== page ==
3 "Unauthorized Immigrants: 11.1 Million in 2011," Pew Hispanic Center, December 6, 2012.
4 "Social Security Benefits For Noncitizens," Congressional Research Service, July 20, 2006, RL32004.
5 "Social Security Benefits for Noncitizens: Current Policy and Legislation," Congressional Research Service, July 20, 2006, RL32004.
6 "Illegal Immigrants Are Bolstering Social Security With Billions," Eduardo Porter, The New York Times, April 5, 2005.
7 "Individuals Who Are Not Authorized To Work In The United States Were Paid $4.2 Billion In Refundable Credits," Treasury Inspector General For Tax Administration, July 7, 2011, #2011-41-061.
8 "Social Security Benefits for Noncitizens: Current Policy and Legislation," Congressional Research Service, February 1, 2008, RL32004.
9 Social Security Administration, February 6, 2013.
10 Statement of the Honorable Patrick P. O’Carroll, Inspector General, Social Security Administration Before the Subcommittee on Oversight of the House Committee on Ways and Means, February 16, 2006.
11 Social Security Administration Benefits Related to Unauthorized Work, James G. Huse, Jr., Inspector General, Social Security Administration, March 2003, A-03-03-23053.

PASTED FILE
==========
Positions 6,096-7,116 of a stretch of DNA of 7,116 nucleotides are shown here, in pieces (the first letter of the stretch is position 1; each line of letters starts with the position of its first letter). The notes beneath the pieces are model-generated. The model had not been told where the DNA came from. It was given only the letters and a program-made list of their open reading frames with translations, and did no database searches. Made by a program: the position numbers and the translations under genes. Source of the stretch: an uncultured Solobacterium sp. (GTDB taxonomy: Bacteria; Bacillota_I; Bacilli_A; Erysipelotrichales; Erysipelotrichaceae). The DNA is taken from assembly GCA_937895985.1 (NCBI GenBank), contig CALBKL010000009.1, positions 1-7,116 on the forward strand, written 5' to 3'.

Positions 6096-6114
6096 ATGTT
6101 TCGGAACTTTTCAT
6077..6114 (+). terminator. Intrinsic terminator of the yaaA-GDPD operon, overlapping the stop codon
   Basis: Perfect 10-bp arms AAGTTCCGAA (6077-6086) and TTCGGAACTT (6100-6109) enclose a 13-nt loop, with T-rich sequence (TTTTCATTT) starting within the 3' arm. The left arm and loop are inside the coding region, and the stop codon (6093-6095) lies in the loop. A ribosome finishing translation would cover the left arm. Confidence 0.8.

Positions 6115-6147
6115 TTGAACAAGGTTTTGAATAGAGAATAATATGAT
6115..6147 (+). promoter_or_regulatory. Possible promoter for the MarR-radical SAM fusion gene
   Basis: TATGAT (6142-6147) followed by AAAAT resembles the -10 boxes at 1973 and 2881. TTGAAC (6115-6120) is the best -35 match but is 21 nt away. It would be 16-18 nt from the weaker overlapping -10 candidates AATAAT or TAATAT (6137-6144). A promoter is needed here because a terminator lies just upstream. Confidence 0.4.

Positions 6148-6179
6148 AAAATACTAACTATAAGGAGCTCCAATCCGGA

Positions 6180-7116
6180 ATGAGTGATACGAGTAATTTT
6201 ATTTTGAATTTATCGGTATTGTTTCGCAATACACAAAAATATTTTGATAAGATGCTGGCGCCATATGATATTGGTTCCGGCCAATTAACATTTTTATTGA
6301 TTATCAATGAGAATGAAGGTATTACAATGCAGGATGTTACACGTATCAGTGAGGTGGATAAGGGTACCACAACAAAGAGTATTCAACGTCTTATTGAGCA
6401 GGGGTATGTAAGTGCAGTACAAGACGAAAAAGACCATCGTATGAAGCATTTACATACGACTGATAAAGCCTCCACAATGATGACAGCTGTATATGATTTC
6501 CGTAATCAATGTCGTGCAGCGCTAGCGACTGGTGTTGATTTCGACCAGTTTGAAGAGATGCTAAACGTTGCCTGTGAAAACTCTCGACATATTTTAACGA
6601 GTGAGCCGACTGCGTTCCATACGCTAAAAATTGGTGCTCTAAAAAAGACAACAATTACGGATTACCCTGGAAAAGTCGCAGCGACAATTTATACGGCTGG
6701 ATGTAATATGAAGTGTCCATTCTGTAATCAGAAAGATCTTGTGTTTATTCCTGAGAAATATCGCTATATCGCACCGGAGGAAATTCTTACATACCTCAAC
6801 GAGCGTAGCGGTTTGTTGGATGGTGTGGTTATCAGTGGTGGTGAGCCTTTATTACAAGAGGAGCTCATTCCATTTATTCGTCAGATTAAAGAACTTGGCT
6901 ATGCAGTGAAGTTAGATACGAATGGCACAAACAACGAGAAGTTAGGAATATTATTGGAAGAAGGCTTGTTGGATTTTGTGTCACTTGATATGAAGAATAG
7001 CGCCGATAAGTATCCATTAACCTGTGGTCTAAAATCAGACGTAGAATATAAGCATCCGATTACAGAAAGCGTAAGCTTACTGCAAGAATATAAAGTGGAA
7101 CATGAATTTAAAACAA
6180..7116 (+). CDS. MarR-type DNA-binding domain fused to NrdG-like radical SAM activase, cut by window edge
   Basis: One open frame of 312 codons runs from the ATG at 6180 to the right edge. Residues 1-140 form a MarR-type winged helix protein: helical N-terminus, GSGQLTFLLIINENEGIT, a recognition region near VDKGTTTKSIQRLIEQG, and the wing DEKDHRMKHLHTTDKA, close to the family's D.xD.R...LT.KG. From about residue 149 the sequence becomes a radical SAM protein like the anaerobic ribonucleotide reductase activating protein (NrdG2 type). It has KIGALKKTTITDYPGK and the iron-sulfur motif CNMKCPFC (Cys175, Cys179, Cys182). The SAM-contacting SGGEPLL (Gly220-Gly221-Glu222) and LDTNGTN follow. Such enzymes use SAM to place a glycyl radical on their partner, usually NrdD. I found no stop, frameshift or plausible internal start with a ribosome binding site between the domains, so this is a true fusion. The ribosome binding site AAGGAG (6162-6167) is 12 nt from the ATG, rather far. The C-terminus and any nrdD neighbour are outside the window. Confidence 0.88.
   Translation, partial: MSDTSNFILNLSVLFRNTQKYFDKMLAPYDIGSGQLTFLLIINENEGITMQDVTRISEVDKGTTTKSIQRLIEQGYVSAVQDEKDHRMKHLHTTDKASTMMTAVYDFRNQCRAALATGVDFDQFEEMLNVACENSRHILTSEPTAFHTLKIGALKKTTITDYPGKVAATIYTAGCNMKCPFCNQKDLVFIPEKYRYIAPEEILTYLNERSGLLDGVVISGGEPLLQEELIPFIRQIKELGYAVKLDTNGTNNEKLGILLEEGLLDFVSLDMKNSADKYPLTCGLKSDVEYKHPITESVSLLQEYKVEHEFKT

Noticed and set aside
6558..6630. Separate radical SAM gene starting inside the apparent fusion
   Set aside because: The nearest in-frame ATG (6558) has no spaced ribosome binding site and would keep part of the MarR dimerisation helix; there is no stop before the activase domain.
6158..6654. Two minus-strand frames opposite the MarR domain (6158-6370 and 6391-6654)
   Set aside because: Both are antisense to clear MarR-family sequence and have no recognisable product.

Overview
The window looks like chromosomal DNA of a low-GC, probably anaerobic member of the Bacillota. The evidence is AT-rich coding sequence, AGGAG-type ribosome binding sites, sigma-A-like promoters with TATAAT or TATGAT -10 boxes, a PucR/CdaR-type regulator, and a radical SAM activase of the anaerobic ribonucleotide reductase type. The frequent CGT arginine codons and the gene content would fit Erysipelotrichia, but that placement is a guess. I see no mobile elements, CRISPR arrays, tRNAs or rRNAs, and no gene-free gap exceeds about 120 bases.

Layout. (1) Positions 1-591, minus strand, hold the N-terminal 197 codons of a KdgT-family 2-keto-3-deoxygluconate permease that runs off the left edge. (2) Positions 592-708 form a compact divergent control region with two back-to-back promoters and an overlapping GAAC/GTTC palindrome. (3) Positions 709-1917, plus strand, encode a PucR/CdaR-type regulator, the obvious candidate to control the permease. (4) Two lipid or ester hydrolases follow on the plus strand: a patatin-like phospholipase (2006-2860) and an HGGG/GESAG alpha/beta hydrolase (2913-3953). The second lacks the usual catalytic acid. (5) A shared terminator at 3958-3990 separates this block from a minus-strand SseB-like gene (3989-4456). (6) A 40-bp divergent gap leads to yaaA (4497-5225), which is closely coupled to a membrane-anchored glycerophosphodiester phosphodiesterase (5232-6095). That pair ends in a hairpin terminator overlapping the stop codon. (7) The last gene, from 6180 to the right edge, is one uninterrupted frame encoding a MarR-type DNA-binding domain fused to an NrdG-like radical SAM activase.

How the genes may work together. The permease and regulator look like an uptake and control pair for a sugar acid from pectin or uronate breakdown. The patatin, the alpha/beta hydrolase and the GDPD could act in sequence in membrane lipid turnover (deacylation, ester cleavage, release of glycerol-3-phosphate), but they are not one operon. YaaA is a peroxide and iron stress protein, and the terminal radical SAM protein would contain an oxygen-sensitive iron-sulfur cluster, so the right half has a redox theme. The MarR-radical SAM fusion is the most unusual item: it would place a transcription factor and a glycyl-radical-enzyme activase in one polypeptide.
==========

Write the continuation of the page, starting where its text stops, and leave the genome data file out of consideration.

12 "IRS Needs to Consider Options For Revision Regulations to Increase the Accuracy of Social Security Numbers on Wage Statements," Government Accountability Office, August 2004, GAO-04-712, page 6.
13 "Better Coordination Among Federal Agencies Could Reduce Unidentified Earnings Reports," Government Accountability Office, February 2005, GAO 05-154, page 1.
14 "Social Security Benefits for Noncitizens: Current Policy and Legislation," Congressional Research Service, July 20, 2006, RL32004.
15 "Information About the Earnings Suspense File," email from Mark Hinkle, Social Security Administration, March 9, 2007.
16 Earnings Suspense File Data for 2005, Social Security Administration, May 12, 2008.
17 Earnings Suspense File Data through 2007, Social Security Administration, December 9, 2009.
19 Earnings Suspense File Data, Social Security Administration, March 2, 2012.
21 Earnings Suspense File Data, Social Security Administration, January 30, 2013.
22 "Better Coordination Among Federal Agencies Could Reduce Unidentified Earnings Reports," GAO, February 2005, GAO-05-154, page 1.
23 "Better Coordination Among Federal Agencies Could Reduce Unidentified Earnings Reports," GAO, February 2005, GAO-05-154, page 27 and 28.
24 Ibid. pages 20 and 21.
25 SS-OASDITF-CBO020513 Combined Old-Age, Survivors, and Disability Insurance Trust Funds, Congressional Budget Office, February 2013.